For the latest in our neuropsychology series, I thought I would go a little off the beaten path. Please don’t take this to mean the content doesn’t have real insights for us. In fact, we often get more wisdom from the unusual – there is more to learn.
So read on to learn more:
A study by Mario Weick and his team at the University of Kent conducted a study that looked at two variables you might not think are related. He blindfolded his participants and instructed them to talk in a straight line towards a target that he had showed them just before putting on the blindfold. (kind of like pin the tail on the donkey).
Scientists have discovered that feeling anxious makes people begin veering to the left because their right hand side of the brain is so active.
Dr Mario Weick of the School of Psychology at the University of Kent has for the first time linked the activation of the brain’s two hemispheres with shifts in people’s walking trajectories.
And here is where it gets unusual. Participants who reported high levels of stress or anxiety veered to the left during their blindfolded walk.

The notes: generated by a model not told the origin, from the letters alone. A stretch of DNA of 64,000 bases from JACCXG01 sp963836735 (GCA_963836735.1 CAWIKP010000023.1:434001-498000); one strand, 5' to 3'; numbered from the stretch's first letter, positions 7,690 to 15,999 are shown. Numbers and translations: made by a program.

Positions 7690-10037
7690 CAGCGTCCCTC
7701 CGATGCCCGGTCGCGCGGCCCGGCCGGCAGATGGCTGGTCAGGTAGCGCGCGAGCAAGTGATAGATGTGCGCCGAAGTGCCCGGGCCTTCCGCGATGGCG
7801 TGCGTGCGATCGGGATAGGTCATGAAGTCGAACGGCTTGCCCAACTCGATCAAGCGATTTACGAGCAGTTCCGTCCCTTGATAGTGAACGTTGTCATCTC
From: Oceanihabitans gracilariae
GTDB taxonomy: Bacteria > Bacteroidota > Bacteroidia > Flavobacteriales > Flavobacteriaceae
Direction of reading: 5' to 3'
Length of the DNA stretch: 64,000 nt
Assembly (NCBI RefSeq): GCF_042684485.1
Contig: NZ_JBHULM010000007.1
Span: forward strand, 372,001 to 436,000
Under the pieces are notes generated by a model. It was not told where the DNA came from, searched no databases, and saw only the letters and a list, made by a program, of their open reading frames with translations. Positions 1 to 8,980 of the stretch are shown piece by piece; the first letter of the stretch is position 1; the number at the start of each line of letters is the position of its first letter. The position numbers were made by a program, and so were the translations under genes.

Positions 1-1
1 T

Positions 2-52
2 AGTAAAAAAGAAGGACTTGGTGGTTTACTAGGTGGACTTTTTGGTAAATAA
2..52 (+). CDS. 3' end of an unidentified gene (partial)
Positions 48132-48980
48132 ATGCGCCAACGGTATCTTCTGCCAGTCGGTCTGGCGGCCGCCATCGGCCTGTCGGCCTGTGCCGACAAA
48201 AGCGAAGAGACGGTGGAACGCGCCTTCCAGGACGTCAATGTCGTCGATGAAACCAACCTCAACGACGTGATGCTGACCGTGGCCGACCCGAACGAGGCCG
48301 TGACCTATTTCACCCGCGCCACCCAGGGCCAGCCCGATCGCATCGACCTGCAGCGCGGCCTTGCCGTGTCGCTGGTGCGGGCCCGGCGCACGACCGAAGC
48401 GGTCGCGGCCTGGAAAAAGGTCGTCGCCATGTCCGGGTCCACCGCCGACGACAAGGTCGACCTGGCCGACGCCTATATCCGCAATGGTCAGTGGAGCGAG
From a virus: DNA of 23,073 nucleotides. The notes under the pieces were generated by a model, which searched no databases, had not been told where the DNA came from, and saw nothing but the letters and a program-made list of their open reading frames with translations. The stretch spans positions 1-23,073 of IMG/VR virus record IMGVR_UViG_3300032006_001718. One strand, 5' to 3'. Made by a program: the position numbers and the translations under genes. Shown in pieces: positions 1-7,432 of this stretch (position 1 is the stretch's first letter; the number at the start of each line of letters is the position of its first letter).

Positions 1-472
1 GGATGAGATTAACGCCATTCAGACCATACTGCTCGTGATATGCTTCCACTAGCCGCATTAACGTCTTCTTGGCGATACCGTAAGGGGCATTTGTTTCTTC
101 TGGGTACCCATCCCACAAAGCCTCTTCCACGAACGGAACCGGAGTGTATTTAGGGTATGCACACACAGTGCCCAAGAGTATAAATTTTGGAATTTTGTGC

Huh? What do stress or anxiety have to do with walking direction or accuracy?
Here is the hypothesis: There has been past evidence from fMRI studies that anxiety and stress have more activation of brain areas in the right hemisphere than in the left hemisphere. Walking uses both. So if the right is more taxed, the person’s walk will use more of the left side and the walking direction will veer to the left.
A more nuanced hypothesis could take this a step further. The action-observation network is involved in inferring what other people are thinking (cognitive empathy) and feeling (affective empathy). If an audience wants us to fail at a task, this would increase stress and anxiety and interfere with motor coordination. Particularly fine motor control in the inferior parietal cortex.
Because of our usual disclaimer not to infer too close a link between individual brain areas and human behavior, let’s take a more general look. If a person perceives that her audience is rooting for her to fail, stress goes up and performance goes down. This explains choking under pressure.
But if we train people to reframe their thinking and imagine that the audience wishes them the best, stress goes down and performance goes up. The risk of choking goes down. Kind of reminds me of that advice for people who get stressed out during public speaking to imagine their audience in their underwear.
Does this make any sense? Is it too far a reach? Let us know.
Image Credit: Ichiban Yada